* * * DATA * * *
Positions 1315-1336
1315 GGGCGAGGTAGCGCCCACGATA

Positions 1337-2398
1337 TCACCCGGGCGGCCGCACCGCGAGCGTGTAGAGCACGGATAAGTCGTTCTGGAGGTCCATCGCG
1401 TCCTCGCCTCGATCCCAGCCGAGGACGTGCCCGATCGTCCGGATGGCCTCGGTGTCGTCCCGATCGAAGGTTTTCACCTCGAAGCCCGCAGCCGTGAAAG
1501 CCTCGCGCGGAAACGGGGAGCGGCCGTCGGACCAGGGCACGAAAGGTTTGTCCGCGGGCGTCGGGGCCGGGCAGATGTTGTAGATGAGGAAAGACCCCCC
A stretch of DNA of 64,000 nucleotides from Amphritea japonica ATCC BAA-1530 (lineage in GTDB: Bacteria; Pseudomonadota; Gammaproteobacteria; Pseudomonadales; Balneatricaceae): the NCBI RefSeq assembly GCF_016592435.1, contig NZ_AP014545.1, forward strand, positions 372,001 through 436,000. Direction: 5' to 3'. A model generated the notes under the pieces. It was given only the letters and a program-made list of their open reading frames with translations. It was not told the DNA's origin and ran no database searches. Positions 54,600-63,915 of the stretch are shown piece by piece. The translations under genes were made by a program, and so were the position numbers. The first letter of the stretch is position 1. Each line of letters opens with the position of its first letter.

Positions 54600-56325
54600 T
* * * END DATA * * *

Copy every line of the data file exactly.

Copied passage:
Positions 1315-1336
1315 GGGCGAGGTAGCGCCCACGATA

Positions 1337-2398
1337 TCACCCGGGCGGCCGCACCGCGAGCGTGTAGAGCACGGATAAGTCGTTCTGGAGGTCCATCGCG
1401 TCCTCGCCTCGATCCCAGCCGAGGACGTGCCCGATCGTCCGGATGGCCTCGGTGTCGTCCCGATCGAAGGTTTTCACCTCGAAGCCCGCAGCCGTGAAAG
1501 CCTCGCGCGGAAACGGGGAGCGGCCGTCGGACCAGGGCACGAAAGGTTTGTCCGCGGGCGTCGGGGCCGGGCAGATGTTGTAGATGAGGAAAGACCCCCC
A stretch of DNA of 64,000 nucleotides from Amphritea japonica ATCC BAA-1530 (lineage in GTDB: Bacteria; Pseudomonadota; Gammaproteobacteria; Pseudomonadales; Balneatricaceae): the NCBI RefSeq assembly GCF_016592435.1, contig NZ_AP014545.1, forward strand, positions 372,001 through 436,000. Direction: 5' to 3'. A model generated the notes under the pieces. It was given only the letters and a program-made list of their open reading frames with translations. It was not told the DNA's origin and ran no database searches. Positions 54,600-63,915 of the stretch are shown piece by piece. The translations under genes were made by a program, and so were the position numbers. The first letter of the stretch is position 1. Each line of letters opens with the position of its first letter.

Positions 54600-56325
54600 T